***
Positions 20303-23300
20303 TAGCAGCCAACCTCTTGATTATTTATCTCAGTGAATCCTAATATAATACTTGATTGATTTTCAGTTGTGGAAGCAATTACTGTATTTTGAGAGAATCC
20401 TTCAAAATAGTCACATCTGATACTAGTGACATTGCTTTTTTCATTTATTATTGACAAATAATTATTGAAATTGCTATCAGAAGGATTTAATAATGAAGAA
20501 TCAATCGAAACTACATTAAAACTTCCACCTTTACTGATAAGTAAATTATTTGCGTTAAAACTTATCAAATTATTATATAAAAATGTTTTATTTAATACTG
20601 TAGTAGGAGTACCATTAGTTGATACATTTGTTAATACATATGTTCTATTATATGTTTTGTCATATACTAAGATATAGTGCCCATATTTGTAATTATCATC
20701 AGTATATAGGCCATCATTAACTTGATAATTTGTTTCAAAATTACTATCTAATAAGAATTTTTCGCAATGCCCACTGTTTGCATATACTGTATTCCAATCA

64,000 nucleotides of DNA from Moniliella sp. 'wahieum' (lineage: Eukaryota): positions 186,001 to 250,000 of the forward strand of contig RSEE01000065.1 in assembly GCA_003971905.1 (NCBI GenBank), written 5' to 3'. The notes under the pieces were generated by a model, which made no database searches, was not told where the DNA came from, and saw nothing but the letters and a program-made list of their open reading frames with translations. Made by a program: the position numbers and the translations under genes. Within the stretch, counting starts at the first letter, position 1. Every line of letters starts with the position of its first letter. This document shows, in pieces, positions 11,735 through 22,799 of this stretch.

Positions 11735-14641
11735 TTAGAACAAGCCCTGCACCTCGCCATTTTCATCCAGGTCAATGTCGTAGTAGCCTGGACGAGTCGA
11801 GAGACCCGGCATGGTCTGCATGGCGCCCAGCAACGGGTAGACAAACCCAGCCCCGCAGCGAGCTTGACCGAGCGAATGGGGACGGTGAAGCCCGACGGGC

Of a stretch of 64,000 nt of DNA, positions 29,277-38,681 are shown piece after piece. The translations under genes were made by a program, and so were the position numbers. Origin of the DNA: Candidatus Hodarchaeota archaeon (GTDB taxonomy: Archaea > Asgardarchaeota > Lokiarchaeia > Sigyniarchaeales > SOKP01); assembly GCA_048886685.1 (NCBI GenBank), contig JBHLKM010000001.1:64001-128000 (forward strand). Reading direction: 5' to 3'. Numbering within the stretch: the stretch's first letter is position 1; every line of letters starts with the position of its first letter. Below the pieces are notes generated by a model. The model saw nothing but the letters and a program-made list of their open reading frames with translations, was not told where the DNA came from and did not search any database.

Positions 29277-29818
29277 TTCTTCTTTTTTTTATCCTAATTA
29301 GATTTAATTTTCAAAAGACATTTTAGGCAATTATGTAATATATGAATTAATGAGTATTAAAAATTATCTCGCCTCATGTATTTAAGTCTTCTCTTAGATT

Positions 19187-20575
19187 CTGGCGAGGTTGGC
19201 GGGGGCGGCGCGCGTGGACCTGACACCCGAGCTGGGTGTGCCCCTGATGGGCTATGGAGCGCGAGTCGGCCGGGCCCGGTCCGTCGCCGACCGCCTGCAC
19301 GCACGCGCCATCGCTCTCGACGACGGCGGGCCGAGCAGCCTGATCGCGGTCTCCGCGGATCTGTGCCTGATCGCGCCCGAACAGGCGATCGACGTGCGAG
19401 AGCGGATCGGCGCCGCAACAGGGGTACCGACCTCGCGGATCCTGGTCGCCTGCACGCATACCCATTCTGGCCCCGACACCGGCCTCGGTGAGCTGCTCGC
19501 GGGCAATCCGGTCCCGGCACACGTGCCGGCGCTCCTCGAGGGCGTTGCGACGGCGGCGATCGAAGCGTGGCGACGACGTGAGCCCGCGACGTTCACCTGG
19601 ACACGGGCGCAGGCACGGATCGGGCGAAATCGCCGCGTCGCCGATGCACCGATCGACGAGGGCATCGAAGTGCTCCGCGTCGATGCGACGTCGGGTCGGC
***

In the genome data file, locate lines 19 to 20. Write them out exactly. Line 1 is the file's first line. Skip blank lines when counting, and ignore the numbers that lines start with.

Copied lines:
19401 AGCGGATCGGCGCCGCAACAGGGGTACCGACCTCGCGGATCCTGGTCGCCTGCACGCATACCCATTCTGGCCCCGACACCGGCCTCGGTGAGCTGCTCGC
19501 GGGCAATCCGGTCCCGGCACACGTGCCGGCGCTCCTCGAGGGCGTTGCGACGGCGGCGATCGAAGCGTGGCGACGACGTGAGCCCGCGACGTTCACCTGG